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Headache: The Management of Pain and Disability

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Headache: The Management of Pain and Disability

The Chiro.Org Blog

We would all like to thank Dr. Richard C. Schafer, DC, PhD, FICC for his lifetime commitment to the profession. In the future we will continue to add materials from RC’s copyrighted books for your use.

This is Chapter 5 from RC’s best-selling book:

“Clinical Chiropractic: The Management of
Pain and Disability: Upper Body Complaints”

These materials are provided as a service to our profession. There is no charge for individuals to copy and file these materials. However, they cannot be sold or used in any group or commercial venture without written permission from ACAPress.

Chapter 5:   HEADACHE


Headache is one of the most common complaints presented in a chiropractic office. It is not unusual for a few adjustments to correct a problem for which the patient has suffered for years and sought relief from a score of allopaths in vain. Nevertheless, headache is not a simple problem. Its origin may be traumatic, inflammatory, neurologic, psychologic, vascular, endocrine, metabolic, neoplastic, degenerative, deficiency, congenital, allergic, autoimmune, or toxic.

     The Value of a Complete History

A thorough case history is mandatory. The cephalgia may be acute, chronic, transient or recurring. It may be primary or secondary. It may be unilateral, bilateral, or shifting. It may be localized or radiate from one area to another. Its course may be steady, intermittent, or throbbing. The initial site may be frontal, orbital, temporal, facial, vertex, or occipital. Its character may be perceived as a pressure, a tight band, an agonizing stabbing pain, or a dull ache. Its onset may be rapid or gradual. Its physiologic origin may be local, systemic, or be the result of noxious reflexes. In addition, its structural origin may be in the head, face, neck, cervical spine, or one or more structures far from the site of pain. Thus, a disorder in almost any function or tissue of the body may be the primary focus or a contributing factor to the complaint.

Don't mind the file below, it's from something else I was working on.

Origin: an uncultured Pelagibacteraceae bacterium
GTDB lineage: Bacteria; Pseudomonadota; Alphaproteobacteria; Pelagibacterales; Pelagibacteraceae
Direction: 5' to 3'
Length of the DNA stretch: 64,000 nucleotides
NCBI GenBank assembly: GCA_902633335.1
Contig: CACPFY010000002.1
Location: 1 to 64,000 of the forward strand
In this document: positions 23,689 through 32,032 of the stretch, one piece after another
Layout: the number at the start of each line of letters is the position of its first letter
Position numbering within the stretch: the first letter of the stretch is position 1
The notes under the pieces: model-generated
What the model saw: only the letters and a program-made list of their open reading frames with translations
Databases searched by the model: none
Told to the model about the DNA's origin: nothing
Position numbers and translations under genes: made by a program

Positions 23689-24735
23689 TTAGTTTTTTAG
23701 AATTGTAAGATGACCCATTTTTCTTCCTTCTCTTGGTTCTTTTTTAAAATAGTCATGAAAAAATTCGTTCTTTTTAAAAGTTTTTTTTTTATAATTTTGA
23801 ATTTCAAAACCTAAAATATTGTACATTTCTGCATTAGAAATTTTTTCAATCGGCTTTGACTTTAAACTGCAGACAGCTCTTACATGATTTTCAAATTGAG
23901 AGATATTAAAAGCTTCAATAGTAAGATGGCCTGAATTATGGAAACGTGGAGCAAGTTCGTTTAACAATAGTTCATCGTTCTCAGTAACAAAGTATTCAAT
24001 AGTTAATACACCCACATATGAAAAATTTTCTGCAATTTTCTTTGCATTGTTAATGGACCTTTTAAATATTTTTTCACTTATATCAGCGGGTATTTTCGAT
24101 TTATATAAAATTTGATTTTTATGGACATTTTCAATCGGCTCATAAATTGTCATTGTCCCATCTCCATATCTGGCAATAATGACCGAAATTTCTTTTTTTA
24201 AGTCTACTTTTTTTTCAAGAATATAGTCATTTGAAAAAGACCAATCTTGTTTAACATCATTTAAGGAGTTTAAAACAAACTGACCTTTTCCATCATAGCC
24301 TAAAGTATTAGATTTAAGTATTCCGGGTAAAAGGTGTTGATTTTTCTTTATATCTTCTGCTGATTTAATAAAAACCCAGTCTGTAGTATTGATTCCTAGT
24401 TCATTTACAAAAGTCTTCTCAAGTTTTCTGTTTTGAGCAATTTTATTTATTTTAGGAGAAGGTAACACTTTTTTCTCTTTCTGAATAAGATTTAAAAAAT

Review the complete Chapter (including sketches and Tables)
at the
ACAPress website

About the Author:

I was introduced to Chiro.Org in early 1996, where my friend Joe Garolis helped me learn HTML, the "mark-up language" for websites. We have been fortunate that journals like JMPT have given us permission to reproduce some early important articles in Full-Text format. Maintaining the Org website has been, and remains, my favorite hobby.


  1. Dr. Kevin Smith October 25, 2009 at 11:14 pm

    Awesome article. I just attended a continuing education seminar on the diagnosis and treatment of headache (which was done by Dr. Charles Annunziatta). Terrific seminar and it really helped to get me organized with how I approach treating headache. This article is also extremely high value content. I plan on re-reading it numerous times.

  2. Nicolas April 24, 2010 at 4:10 am – da mejor. Guardar va!

  3. Excellent job.

  4. catholic university book store August 17, 2010 at 3:09 am

    hi, really enjoyed this blog post! Shed light on a few things I didn’t understand. Thank you.

  5. seattle chiropractor November 8, 2010 at 6:08 am

    Important information, considering nine out of ten Americans suffer from headaches.

  6. Sean J. Lotterer D.C. August 3, 2012 at 5:26 pm

    I agree, a thorough history is very important in handling chronic headache cases. I am motivated to be a better clinician that I may better serve my patients. Thank you for this valuable information.

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